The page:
No Big Surprise: Publisher Traffic from Facebook Sinks

facebookmonsterSome publishers saw their referral traffic crash last month, as FB pushes to keep readers inside its own content garden.

Referral traffic from Facebook took a big hit last month for many of the big name publishers using the Facebook Instant Articles platform.

“A traffic analytics company, speaking anonymously to avoid getting on Facebook’s bad side, said Facebook traffic across clients, representing some of the biggest publishers, declined about 20 percent from January to March,” writes Lucia Moses in Digiday. “The data showed the biggest drops came from publishers that have been heavily invested in Instant Articles, the fast-loading mobile initiative.”

“One publisher, which has been all in on Instant Articles, has seen a commensurate drop in direct traffic, since readers view Instant Articles without leaving the app,” Moses writes. “’It’s been a shift from bucket to bucket,’ this publisher said. Another publisher said traffic from Facebook suddenly fell 25 percent in mid-March and hasn’t recovered. A third said Facebook referral traffic declined by one-fourth in the first three months of the year versus the last quarter of 2015.”

Let’s not pretend we’re surprised by any this. Part of the Faustian bargain publishers made with Team Z included giving up that traffic, knowing readers would stay right on the social platform to read their content. In exchange, publishers were meant to develop a new revenue stream through on-app ads.

Per FAQ page in Facebook’s developer resources: “Publishers can sell and serve their own rich-media and display ads in Instant Articles and keep 100% of that revenue. To monetize unsold inventory, publishers can also display ads from Facebook’s Audience Network.”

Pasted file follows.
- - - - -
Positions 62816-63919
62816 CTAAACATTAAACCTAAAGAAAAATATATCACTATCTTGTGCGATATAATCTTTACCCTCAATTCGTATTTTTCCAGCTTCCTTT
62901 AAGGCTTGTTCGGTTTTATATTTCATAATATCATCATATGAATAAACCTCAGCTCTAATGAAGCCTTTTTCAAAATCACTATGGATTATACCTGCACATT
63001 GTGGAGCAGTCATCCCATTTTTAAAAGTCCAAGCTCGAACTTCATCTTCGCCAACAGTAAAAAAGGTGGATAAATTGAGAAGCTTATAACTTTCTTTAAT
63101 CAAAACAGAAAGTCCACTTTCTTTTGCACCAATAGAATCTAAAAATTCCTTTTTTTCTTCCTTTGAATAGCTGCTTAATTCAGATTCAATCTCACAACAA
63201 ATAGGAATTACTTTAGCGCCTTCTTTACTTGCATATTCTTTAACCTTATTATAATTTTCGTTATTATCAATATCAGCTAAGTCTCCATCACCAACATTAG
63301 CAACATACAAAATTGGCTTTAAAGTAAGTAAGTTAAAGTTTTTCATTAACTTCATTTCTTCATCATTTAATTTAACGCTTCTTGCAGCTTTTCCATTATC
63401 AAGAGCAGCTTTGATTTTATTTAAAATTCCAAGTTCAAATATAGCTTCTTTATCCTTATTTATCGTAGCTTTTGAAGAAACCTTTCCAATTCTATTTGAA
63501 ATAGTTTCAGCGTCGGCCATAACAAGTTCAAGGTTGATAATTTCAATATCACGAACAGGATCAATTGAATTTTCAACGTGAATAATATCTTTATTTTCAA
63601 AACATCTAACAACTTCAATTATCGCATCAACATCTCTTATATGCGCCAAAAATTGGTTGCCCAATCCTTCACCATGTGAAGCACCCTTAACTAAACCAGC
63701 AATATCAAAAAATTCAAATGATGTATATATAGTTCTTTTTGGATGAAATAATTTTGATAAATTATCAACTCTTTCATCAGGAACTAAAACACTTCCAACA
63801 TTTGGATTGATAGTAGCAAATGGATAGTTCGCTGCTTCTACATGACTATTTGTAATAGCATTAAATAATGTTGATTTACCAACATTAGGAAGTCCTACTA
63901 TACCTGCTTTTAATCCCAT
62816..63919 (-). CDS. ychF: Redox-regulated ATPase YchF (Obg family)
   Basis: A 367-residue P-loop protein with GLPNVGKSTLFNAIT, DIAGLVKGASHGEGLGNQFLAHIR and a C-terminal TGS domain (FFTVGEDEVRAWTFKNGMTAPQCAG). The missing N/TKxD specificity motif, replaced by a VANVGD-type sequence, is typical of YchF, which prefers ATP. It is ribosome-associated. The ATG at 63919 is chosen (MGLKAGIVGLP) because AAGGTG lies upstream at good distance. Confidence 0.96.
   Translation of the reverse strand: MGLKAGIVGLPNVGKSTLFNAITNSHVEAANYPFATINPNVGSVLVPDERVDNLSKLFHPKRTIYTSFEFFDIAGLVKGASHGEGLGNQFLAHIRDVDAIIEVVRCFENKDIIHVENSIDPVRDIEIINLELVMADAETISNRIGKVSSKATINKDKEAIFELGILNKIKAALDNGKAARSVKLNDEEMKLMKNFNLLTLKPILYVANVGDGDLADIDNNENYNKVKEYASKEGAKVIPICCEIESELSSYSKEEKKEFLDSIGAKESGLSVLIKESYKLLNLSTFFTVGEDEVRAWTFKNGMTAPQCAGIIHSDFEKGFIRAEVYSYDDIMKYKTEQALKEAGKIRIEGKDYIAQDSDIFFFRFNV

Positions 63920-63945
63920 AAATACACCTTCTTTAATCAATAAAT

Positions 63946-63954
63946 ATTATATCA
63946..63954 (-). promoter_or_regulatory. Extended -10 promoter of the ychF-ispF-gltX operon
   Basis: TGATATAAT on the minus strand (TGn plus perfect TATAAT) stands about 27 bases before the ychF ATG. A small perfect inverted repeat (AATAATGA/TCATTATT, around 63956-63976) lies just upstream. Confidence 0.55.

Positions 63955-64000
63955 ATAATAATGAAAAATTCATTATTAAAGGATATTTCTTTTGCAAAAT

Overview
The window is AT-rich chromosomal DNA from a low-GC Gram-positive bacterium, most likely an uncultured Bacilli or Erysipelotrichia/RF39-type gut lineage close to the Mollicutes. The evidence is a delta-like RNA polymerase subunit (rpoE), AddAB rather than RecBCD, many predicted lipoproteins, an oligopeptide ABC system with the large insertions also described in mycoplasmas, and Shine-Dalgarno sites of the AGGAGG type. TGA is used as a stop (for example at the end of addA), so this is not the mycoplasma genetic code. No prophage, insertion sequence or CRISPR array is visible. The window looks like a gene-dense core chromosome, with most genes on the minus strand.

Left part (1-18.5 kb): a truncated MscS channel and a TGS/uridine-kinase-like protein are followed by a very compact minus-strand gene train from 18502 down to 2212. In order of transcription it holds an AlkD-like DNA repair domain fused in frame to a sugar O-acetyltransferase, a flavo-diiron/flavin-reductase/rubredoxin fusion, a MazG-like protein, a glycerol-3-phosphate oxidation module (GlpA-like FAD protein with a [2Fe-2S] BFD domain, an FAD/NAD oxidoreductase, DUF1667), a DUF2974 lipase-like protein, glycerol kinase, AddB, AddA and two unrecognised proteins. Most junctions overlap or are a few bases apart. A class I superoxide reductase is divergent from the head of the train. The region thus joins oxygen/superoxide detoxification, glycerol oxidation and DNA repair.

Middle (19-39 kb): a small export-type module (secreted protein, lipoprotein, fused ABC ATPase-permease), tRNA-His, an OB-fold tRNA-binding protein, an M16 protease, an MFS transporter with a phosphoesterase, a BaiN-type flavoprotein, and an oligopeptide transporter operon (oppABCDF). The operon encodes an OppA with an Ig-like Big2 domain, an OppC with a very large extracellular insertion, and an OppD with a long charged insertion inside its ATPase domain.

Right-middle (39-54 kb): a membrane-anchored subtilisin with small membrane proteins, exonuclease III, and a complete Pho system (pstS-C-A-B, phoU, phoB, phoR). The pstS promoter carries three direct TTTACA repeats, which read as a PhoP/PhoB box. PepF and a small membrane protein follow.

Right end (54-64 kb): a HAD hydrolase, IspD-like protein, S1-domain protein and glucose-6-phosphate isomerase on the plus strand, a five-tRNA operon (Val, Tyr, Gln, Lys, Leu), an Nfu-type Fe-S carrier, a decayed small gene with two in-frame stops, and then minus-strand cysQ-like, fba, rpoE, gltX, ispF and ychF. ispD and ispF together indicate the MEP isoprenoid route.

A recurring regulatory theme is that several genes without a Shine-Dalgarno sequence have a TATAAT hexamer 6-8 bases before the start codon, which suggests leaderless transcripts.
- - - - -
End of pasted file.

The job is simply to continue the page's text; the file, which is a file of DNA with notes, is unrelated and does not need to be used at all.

But Facebook has placed an upper limit on publisher ads, and they haven’t allowed native advertising yet, which is more lucrative to publishers than regular ads. (That may be changing shortly, as Facebook announced a technology partnership with ad tech company Polar that will allow publishers to include native ads, Moses notes.)

Facebook has so far declined to comment. And to be fair, not all publishers are seeing the same kinds of dramatic dips, especially if they weren’t that reliant on Facebook to begin with.

“The more publishers depend on Facebook for referral traffic, the bigger the impact changes in traffic can have. Last year, Facebook surpassed Google as a referral source for publishers. Some publishers now see upwards of 75 percent of their social traffic coming from Facebook,” Moses explains.

“When that traffic drops, one way publishers can make up the difference is by paying Facebook to surface their stories in people’s feeds, Moses continues.

“People are going to have to buy traffic from Facebook to level out the peaks and valleys,” said one of the publishers who declined to be identified. “Long story short, they’re putting a vice around people’s necks.”

That’s gotta hurt. Seems the critics who predicted brands will regret their decision to play along may have been right. At the moment, it really does look like a path to suckerdom.

Now that Mr. Z has opened up Instant Articles to all brands, will you use it? Can you replace the potential loss of traffic with FB’s ad revenue? Or is third party distribution too much of a crapshoot?

It’s still very early in the game, and the rules continue to change. At the recent F8 developer conference, Zuckerberg made his intentions clear, explains Dillon Baker in Contently.

“[Zuckerberg’s] presentation demonstrates just how thoroughly Facebook wants to dominate the future of digital communication,” Baker writes. “Its product suite already makes up a huge portion of attention time that people, particularly young people, spend on their devices.”

It’s up to publishers to decide what’s in their own best interest. Hopefully they’ll have the sense and the nerve (I’m concerned by how many publishers were reluctant to speak on the record about this) to recognize and preserve the value of a direct relationship with their readers.